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Which Chinese men who have sex with men miss out on HIV testing?
  1. Chongyi Wei1,
  2. Shiman Ruan2,
  3. Jinkou Zhao3,4,
  4. Hui Yang2,
  5. Yanwen Zhu2,
  6. H Fisher Raymond5
  1. 1Department of Behavioral and Community Health Sciences, Graduate School of Public Health, University of Pittsburgh, Pittsburgh, Pennsylvania, USA
  2. 2Jinan Center for Disease Control and Prevention, Jinan, China
  3. 3Unit of Monitoring and Evaluation, The Global Fund to Fight AIDS, Tuberculosis and Malaria, Geneva, Switzerland
  4. 4Jiangsu Provincial Center for Disease Control and Prevention, Nanjing, China
  5. 5HIV Epidemiology Section, San Francisco Department of Public Health, San Francisco, California, USA
  1. Correspondence to Chongyi Wei, 219 Parran Hall, 130 DeSoto Street, Pittsburgh, PA 15261, USA; chw57{at}pitt.edu

Abstract

Objectives To describe socio-demographic, behavioural and other characteristics associated with HIV testing behaviour among men who have sex with men (MSM) in Jinan, China.

Methods A cross-sectional survey was conducted among MSM (N=500) in Jinan in 2008 using respondent-driven sampling—a method used worldwide to reach hidden high-risk populations. Bivariate and multivariate analyses, adjusted for the sampling method, were conducted to identify correlates of not having an HIV test.

Results Overall, 80.7% (95% CI 75.0% to 85.0%) of MSM in Jinan have not had an HIV test in the past 12 months. In the multivariate analyses, having not visited the local Centers for Disease Control and Prevention's website (AOR 5.59, 95% CI 2.62 to 11.95), being over the age of 35 years (AOR 3.77, 95% CI 1.19 to 11.93) and self-identified as bisexual or unsure (AOR 3.85, 95% CI 2.16 to 6.85) are significantly associated with having not had an HIV test. In addition, married men are slightly less likely to have not been tested compared to single men (AOR 0.38, 95% CI 0.17 to 0.85). Those who report meeting their sex partners at high-risk venues are two times more likely to have not had an HIV test (AOR 2.02, 95% CI 0.97 to 4.21).

Conclusions Targeted, culturally appropriate and innovative interventions to increase HIV testing uptake should be a top priority for HIV prevention among MSM in China.

  • Men who have sex with men
  • HIV/AIDS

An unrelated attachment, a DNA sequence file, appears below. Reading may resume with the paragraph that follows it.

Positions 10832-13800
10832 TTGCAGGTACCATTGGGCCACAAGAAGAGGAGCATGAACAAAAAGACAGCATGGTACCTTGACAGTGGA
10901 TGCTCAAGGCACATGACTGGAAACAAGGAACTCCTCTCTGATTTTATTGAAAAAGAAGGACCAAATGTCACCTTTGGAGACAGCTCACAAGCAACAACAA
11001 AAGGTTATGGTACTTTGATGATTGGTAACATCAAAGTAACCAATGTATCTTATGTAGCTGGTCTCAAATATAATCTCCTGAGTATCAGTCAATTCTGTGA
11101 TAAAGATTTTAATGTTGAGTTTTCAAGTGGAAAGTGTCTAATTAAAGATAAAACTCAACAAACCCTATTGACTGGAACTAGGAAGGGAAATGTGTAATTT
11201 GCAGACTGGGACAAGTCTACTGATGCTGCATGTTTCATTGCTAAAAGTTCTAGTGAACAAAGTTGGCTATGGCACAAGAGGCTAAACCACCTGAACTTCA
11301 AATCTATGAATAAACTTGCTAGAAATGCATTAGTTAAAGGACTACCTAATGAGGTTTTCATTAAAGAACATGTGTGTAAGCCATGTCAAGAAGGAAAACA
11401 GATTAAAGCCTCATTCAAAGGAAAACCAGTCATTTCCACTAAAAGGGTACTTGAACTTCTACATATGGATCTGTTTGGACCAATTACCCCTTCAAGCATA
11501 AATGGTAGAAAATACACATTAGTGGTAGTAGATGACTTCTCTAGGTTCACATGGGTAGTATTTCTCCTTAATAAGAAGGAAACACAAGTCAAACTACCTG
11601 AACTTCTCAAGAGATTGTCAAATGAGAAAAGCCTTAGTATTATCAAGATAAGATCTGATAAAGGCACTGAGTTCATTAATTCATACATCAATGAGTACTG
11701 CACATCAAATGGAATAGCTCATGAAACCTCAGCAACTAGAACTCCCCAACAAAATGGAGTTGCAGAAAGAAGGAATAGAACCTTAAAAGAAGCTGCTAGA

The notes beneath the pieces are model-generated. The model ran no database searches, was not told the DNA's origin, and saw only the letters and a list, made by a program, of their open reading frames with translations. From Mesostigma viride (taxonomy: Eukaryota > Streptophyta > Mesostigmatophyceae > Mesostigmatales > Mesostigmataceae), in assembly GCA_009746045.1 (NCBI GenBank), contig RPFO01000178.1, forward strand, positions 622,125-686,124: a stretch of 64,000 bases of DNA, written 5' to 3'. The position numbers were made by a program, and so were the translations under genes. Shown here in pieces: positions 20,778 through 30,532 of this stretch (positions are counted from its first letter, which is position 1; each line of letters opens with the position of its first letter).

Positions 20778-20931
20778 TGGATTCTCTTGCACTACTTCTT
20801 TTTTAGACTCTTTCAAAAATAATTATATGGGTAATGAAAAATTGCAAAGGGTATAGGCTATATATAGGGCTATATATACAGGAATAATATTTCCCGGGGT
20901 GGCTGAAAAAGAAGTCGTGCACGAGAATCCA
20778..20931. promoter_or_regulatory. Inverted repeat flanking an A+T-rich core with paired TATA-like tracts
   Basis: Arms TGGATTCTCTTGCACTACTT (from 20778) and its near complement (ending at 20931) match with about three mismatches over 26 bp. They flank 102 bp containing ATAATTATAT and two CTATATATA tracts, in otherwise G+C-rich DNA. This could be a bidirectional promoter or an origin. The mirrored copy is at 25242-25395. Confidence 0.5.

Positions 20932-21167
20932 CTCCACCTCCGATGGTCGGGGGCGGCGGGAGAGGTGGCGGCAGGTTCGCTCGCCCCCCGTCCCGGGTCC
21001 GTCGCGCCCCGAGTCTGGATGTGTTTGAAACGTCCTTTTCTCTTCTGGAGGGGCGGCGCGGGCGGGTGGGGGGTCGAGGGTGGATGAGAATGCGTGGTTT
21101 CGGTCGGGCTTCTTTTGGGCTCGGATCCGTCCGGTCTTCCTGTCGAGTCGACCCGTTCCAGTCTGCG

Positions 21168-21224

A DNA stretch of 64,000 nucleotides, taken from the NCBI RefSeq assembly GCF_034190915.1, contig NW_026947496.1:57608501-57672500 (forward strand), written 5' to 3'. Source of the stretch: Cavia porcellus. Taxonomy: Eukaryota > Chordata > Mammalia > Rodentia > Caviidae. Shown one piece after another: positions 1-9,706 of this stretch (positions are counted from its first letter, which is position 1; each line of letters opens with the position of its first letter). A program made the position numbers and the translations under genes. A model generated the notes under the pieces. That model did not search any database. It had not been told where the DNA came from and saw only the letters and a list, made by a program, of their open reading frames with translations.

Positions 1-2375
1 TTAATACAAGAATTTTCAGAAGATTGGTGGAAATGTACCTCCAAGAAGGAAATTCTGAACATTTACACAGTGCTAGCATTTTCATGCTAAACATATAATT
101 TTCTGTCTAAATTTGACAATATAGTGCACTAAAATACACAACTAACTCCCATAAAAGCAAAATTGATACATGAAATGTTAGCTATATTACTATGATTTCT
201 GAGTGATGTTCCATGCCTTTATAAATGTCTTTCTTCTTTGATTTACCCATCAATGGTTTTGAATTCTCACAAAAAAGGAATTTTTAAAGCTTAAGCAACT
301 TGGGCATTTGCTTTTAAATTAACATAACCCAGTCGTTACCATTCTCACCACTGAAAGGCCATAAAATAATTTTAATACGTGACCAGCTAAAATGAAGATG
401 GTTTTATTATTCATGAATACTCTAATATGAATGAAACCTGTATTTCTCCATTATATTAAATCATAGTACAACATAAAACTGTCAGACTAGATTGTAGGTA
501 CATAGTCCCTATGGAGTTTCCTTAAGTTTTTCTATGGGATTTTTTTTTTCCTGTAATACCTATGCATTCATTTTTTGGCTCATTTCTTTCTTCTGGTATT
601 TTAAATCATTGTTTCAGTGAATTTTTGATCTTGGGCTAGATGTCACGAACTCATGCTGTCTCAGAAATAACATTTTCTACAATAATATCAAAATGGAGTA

• testing and counselling
  • China
  • gay men
  • HIV testing

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Introduction

The HIV epidemic in China has shifted from injection drug use to sexual transmission of HIV, which accounts for more than 70% of new infections.1 Men who have sex with men (MSM) contribute an increasing proportion of new infections from 12.7% in 2007 to 32.5% in 2009.2 Recent studies have documented dramatic increases in HIV prevalence and alarmingly high HIV incidence among MSM.3 4 A nation-wide study targeting over 18 000 MSM in 61 cities reported an average HIV prevalence of 4.9% with prevalence up to 20% in several southwestern urban areas.2

Unrecognised infections, due to low prevalence of HIV testing, could be one of the driving forces of ongoing HIV transmission among Chinese MSM. Individuals unaware of their HIV status may engage in high-risk sex under the erroneous assumption that they are HIV negative and can be more infectious than those receiving treatment because of higher viral load.5 6 Currently, confidential HIV testing is offered for free at HIV voluntary counselling and testing (VCT) clinics and for a fee at health care settings in China. Testing rates in the past year are very low among Chinese MSM ranging from only 10–30% at most.7 8 Moreover, very high rates of sexual risk behaviours were observed among this population.3 4 8 As such, it is reasonable to expect that a majority of new infections among Chinese MSM may be attributed to unrecognised infections. It has been suggested that the ‘test and treat’ approach would significantly curtail the HIV epidemic among high-risk populations in different settings.9